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Guerrilla Girls set to rattle some cages at Rauschenberg Gallery in January


Florida SouthWestern State College will be presenting GUERRILLA GIRLS: Rattling Cages Since 1985 from January 17 through March 23. Sited in the Bob Rauschenber Gallery, the exhibition will be a site-specific survey and newly-commissioned, interactive installation.

The Guerrilla Girls is an internationally-renowned feminist advocacy and art collective which assiduously maintains its anonymity while confronting and addressing systemic problems of gender and racial parity in the art world.

Since their formation in 1985, the Guerrilla Girls have done more than 100 street projects, posters and stickers in cities ranging from New York, Los Angeles and Minneapolis to Mexico City, Istanbul, London, Bilbao, Rotterdam and Shanghai. They have also done outrageous projects and exhibitions at museums, attacking them for their bad behavior and discriminatory practices right on their own walls. Of these, their stealth project on the façade of the Whitney Museum in 2015 stands out as a very public and publicized excoriation of income inequality and the extent to which the super-rich have hijacked art.

In this latter vein, the Guerrilla Girls have designed a participatory chalkboard installation for visitor “complaints” and covered the Bob Rauschenberg Gallery floor-to-ceiling with an immersive selection of the group’s most notable public art/protest poster campaigns.

According to a piece in The Art Story, the Guerrilla Girls’ posters in particular were highly effective in getting their messages out. In the words of one critic, their posters “were rude; they named names and they printed statistics. They embarrassed people. In other words, they worked.”

Today, the posters are highly-valued works of art. But their oeuvre is far more expansive, consisting of billboards, performances, protests, lectures installations and limited edition prints.

But who are these intrepid women?

“Our anonymity keeps the focus on the issues, and away from who we might be,” the Guerrilla Girls point out. “We wear gorilla masks in public and use facts, humor and outrageous visuals to expose gender and ethnic bias as well as corruption in politics, art, film, and pop culture. We undermine the idea of a mainstream narrative by revealing the understory, the subtext, the overlooked, and the downright unfair. We believe in an intersectional feminism that fights discrimination and supports human rights for all people and all genders.”

Their decision to remain anonymous operates as a poignant metaphor for the experience of women in art. At the time of the group’s formation, many art history courses taught at colleges and universities around the world failed to include a single female artist.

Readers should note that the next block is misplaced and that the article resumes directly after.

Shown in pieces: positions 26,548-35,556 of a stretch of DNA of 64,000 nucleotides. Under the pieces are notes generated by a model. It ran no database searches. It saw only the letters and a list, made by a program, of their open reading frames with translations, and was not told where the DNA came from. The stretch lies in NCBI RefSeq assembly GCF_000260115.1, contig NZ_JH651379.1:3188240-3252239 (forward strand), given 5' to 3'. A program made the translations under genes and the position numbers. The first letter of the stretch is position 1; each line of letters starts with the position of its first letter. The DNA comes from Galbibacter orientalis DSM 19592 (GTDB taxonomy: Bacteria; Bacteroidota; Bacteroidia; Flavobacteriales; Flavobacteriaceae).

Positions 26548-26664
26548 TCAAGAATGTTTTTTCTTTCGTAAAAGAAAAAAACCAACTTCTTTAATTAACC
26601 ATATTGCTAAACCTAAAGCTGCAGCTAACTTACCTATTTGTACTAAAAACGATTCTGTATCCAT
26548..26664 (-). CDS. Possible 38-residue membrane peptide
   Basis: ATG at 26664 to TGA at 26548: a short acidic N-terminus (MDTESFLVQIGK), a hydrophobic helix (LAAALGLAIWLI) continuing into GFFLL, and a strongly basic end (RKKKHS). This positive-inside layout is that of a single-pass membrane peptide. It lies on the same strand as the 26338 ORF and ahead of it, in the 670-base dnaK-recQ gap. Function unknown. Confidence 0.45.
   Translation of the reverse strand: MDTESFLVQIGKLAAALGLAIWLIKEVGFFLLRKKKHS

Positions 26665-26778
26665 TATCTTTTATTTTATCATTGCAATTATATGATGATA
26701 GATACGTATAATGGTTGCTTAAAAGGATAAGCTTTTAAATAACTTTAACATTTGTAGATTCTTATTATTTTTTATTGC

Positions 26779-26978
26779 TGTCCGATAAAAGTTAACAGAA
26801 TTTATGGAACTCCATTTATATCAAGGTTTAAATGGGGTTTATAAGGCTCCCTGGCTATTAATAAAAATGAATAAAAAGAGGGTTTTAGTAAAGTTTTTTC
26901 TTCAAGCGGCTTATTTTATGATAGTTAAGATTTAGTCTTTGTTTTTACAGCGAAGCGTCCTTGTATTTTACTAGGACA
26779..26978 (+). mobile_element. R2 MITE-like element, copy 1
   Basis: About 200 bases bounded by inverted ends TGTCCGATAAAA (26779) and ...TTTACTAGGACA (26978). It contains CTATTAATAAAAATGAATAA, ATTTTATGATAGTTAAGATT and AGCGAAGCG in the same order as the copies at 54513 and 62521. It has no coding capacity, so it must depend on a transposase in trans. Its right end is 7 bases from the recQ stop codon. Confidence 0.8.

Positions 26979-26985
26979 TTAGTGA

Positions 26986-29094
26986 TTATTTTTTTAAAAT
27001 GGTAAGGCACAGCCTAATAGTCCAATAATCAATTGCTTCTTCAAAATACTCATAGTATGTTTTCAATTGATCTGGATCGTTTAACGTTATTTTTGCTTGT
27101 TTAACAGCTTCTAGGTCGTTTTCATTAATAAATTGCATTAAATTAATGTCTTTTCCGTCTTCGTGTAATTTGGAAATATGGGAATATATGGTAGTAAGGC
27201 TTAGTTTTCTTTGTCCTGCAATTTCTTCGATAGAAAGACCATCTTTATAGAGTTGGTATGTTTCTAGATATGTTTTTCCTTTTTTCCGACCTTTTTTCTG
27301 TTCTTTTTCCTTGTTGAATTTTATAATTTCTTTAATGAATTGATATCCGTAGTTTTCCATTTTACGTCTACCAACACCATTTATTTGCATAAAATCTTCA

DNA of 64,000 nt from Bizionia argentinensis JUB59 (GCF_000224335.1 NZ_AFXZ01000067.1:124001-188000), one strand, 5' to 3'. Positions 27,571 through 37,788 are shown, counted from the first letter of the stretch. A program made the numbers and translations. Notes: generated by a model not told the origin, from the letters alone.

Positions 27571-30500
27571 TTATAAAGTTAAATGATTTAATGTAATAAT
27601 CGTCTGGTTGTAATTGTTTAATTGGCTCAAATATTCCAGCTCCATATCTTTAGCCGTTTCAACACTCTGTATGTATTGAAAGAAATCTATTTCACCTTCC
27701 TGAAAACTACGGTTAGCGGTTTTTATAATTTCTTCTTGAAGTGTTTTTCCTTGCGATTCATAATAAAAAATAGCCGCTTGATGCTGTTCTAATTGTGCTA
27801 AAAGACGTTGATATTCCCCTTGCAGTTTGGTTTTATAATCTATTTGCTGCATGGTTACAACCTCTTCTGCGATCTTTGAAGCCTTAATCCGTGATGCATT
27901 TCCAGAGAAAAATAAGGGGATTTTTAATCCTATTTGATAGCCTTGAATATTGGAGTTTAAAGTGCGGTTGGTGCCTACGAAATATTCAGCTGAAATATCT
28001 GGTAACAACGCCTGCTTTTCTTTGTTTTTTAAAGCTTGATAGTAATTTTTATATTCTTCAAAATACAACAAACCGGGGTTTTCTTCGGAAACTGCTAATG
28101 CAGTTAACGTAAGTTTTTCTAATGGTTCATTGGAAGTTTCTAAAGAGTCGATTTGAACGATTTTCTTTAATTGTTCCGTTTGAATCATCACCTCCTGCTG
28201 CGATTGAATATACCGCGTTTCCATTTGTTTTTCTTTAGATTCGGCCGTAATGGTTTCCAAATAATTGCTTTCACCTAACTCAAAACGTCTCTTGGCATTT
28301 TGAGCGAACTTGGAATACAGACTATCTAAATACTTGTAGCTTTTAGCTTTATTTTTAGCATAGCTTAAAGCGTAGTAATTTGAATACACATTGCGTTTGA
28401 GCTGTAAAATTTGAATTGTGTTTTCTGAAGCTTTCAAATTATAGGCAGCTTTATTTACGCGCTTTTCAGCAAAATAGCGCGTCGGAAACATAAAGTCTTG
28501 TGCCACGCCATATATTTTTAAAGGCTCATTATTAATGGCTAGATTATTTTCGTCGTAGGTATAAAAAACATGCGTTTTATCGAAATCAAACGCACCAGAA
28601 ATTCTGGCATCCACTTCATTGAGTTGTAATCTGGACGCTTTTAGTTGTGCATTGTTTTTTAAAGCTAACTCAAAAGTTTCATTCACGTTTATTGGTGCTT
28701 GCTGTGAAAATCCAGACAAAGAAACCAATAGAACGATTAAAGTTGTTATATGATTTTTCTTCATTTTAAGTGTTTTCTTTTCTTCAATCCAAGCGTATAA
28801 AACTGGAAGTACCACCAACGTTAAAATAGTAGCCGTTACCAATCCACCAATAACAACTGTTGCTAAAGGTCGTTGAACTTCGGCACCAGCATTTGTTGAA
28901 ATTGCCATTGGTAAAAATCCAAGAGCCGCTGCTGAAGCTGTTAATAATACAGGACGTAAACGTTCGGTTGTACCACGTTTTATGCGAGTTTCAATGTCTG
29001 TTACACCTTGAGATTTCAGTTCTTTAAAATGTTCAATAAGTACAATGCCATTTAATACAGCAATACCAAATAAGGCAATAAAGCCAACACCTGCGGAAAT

Their approach has actually served to glamorize feminism. In this regard, New York Times art critic Roberta Smith argued that the Guerrilla Girls took “feminist theory, gave it a populist twist and some Madison Avenue pizazz and set it loose in the streets.”

In admitting only women to the group, exclusively by invitation, “the group mirrors power circles in the male-dominated art world,” adds The Art Story.

Humor is and has always been an integral part of their stratagem. Not only are the gorilla masks light-hearted and downright comic. They serve to dispel the notion that feminists have no sense of humor. But it is their wry slant of current events and sardonic assessment on the status of women in modern society that resonates with both women and men across demographic lines. For example, they commented in a 2012 interview, “We’ve been working on a weapon, an estrogen bomb… If you drop it, the men will drop their guns and start hugging each other. They’ll say, ‘Why don’t we clean this place up?’ In the end, we encourage people to send their extra estrogen pills to Karl Rove; he needs a little more estrogen.”

But wearing the mask is also liberating.

“Wearing this mask gives you a certain kind of freedom to say whatever you want,” adds Guerrilla Girl Frida Kahlo, who adopted the late, great Mexican artist’s name as a nom de guerre in her honor. “[If] you’re a little afraid to speak, puta mask on… You won’t believe what comes out of your mouth!”

The subject of recent retrospectives in Europe and a traveling U.S. museum exhibition (Guerrilla Girls: Not Ready To Make Nice) and as guests on The Late Show with Stephen Colbert, the Guerrilla Girls have been speaking up and speaking out to demand change for more than three decades. And they show no signs of letting up any time soon.

This exhibition and an adjunct billboard project have been made possible by the generous support of the Diamond District and The Beaches of Fort Myers & Sanibel. For additional information please call: 239-489-9313 or visit

December 19, 2018.


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